Penn National, Mini Casino owner

On Wednesday, the winner of the first Pennsylvania mini casino license was awarded to Penn National Gaming at a price tag just over $50 million. The license is the first of ten that will be auctioned over the next few months.

In making the winning bid Penn National outbid three companies, which were not named. The $50 million bid accounts for roughly half the state needs to fund part of the state budget.

What to expect from the new casino

The new Penn National casino will go in south central Pennsylvania. Although a specific location is not known at this time, the casino is marked to be built within a 30 mile radius that includes York, near the Maryland border. The dead center of the potential location is located in Yoe. Many Pennsylvania towns and municipalities choose to opt-out in the weeks leading up to the auction.

Area of Penn National Gaming Casinos

As part of the license requirements, a mini casino can have up to 750 slot machines and 30 table games — with an opportunity to increase to 40 at a later date. The $50 million price tag enables the mini-casino to offer slots; however, Penn National is also expected to pay an additional $2.5 million for the ability to offer table games. Penn National will need to meet a variety of additional license requirements to go forward with the mini casino, including paying $50.1 million to the state by January 12th.

Penn National suing Pennsylvania over mini casinos

In a interesting part of the story, Penn National is currently suing the state of Pennsylvania over the expansion of mini-casinos in the state, which they say will hurt the Penn National-owned Hollywood Casino. By making the bid, the company is hedging its bets should its lawsuit fail. If the lawsuit wins, Penn National will withdraw their bid.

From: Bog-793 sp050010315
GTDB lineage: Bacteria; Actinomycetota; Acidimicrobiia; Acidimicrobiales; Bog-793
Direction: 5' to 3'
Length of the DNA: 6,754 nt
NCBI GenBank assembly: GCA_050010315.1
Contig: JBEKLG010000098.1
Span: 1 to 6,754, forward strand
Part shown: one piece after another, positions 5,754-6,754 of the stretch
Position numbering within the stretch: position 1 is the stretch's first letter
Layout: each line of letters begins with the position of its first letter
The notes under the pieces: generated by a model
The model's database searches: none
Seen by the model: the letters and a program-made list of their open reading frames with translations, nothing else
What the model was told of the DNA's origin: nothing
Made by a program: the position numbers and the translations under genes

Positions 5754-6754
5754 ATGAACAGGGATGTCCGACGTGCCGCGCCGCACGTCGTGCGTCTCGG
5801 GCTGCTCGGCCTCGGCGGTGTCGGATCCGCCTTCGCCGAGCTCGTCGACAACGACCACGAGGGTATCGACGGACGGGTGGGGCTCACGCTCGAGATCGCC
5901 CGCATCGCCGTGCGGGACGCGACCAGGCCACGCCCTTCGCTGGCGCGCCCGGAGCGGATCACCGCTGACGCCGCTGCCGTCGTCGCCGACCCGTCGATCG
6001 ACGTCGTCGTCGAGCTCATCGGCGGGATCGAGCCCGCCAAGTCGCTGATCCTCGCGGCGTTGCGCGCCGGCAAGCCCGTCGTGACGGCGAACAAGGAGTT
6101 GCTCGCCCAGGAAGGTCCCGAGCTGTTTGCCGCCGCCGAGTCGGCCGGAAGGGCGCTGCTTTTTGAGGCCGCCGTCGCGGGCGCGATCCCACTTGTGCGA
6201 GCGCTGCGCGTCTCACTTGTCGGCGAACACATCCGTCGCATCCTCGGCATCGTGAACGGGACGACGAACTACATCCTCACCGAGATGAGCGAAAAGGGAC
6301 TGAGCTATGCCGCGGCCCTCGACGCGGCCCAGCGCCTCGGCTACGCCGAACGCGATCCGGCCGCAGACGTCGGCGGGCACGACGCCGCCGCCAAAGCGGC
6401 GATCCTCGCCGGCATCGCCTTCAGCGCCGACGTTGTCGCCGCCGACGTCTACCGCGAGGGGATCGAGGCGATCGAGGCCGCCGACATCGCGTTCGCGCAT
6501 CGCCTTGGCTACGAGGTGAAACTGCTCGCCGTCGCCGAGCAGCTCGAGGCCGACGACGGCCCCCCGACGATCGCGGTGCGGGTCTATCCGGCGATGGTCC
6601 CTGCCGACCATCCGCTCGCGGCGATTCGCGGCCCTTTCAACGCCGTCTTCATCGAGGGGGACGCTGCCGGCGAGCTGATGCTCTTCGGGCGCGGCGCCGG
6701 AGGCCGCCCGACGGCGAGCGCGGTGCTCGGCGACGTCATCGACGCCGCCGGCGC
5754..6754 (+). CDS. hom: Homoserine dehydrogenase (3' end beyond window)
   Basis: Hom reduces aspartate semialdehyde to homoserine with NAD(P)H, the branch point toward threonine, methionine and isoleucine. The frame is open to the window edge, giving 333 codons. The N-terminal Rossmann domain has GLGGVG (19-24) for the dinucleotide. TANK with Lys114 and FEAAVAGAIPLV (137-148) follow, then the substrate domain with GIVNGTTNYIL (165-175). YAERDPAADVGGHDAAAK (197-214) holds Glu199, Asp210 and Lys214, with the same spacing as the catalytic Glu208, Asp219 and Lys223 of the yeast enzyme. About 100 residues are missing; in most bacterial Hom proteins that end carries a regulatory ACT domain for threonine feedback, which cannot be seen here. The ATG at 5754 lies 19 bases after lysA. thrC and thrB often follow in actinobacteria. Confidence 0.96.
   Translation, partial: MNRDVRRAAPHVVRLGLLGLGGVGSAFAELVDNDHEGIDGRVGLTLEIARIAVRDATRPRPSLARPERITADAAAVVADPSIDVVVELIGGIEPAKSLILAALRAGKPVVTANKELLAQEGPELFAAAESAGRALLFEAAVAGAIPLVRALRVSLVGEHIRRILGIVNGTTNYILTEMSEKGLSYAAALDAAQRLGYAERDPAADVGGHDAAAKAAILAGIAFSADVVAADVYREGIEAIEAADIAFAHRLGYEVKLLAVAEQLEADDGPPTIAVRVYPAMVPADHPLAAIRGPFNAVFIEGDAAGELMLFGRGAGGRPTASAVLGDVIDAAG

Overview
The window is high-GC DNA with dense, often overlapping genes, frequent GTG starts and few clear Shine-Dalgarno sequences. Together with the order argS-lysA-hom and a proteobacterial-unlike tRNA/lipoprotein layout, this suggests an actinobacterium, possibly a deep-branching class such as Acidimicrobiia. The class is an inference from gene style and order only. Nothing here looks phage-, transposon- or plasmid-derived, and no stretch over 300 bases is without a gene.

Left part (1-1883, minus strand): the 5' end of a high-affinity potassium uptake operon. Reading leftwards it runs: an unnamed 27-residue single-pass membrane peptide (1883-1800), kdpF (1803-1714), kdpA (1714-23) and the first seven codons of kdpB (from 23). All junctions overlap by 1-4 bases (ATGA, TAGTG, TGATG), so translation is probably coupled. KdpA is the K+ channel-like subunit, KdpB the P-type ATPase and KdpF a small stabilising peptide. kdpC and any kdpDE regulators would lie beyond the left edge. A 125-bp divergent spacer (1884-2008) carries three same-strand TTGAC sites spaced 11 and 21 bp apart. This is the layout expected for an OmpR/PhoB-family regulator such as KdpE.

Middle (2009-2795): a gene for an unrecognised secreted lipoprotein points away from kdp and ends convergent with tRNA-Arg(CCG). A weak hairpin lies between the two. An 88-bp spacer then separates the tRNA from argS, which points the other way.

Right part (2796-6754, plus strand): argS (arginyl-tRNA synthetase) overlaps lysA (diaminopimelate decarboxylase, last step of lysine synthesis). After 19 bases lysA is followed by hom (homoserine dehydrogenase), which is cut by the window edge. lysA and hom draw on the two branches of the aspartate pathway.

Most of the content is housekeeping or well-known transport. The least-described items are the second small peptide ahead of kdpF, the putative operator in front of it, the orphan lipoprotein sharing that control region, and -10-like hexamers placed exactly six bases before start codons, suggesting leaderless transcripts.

As part of the October gambling expansion, a mini-casino may not go up within 25 miles of an existing casino or within 15 miles of another mini-casino. Due to the fact that Hollywood Casino sits in relative isolation compared to most PA casinos — most of which are in groups — they could be uniquely impacted by the new mini casinos.

Penn National Vice President Eric Schippers said the company is attempting to protect Hollywood Casino. “Frankly, it was an investment we felt like we had to make to protect a major market area for our casino. That cannibalization would have been, in our view, very significant, which is why we filed our federal lawsuit against the law.”

Penn National Gaming currently operates a casino in Harrisburg Pennsylvania. The company also has 26 facilities in 18 states. Penn National Gaming’s stock was mostly unchanged on the news.

Whats next?

Mini casino auctions will take place every two weeks up until May 16th, when out of state operators could join the mix. The next auction will be held on January 24th at 10 AM ET.

With a starting bid of $7.5 million, the $50 million bid vastly exceeded expectations. Ten years ago, Pennsylvania casinos paid around $50 million to operate up to 5,000 slot machines. The high price tag could impact the bids for future mini casinos. In two weeks time, we shall see.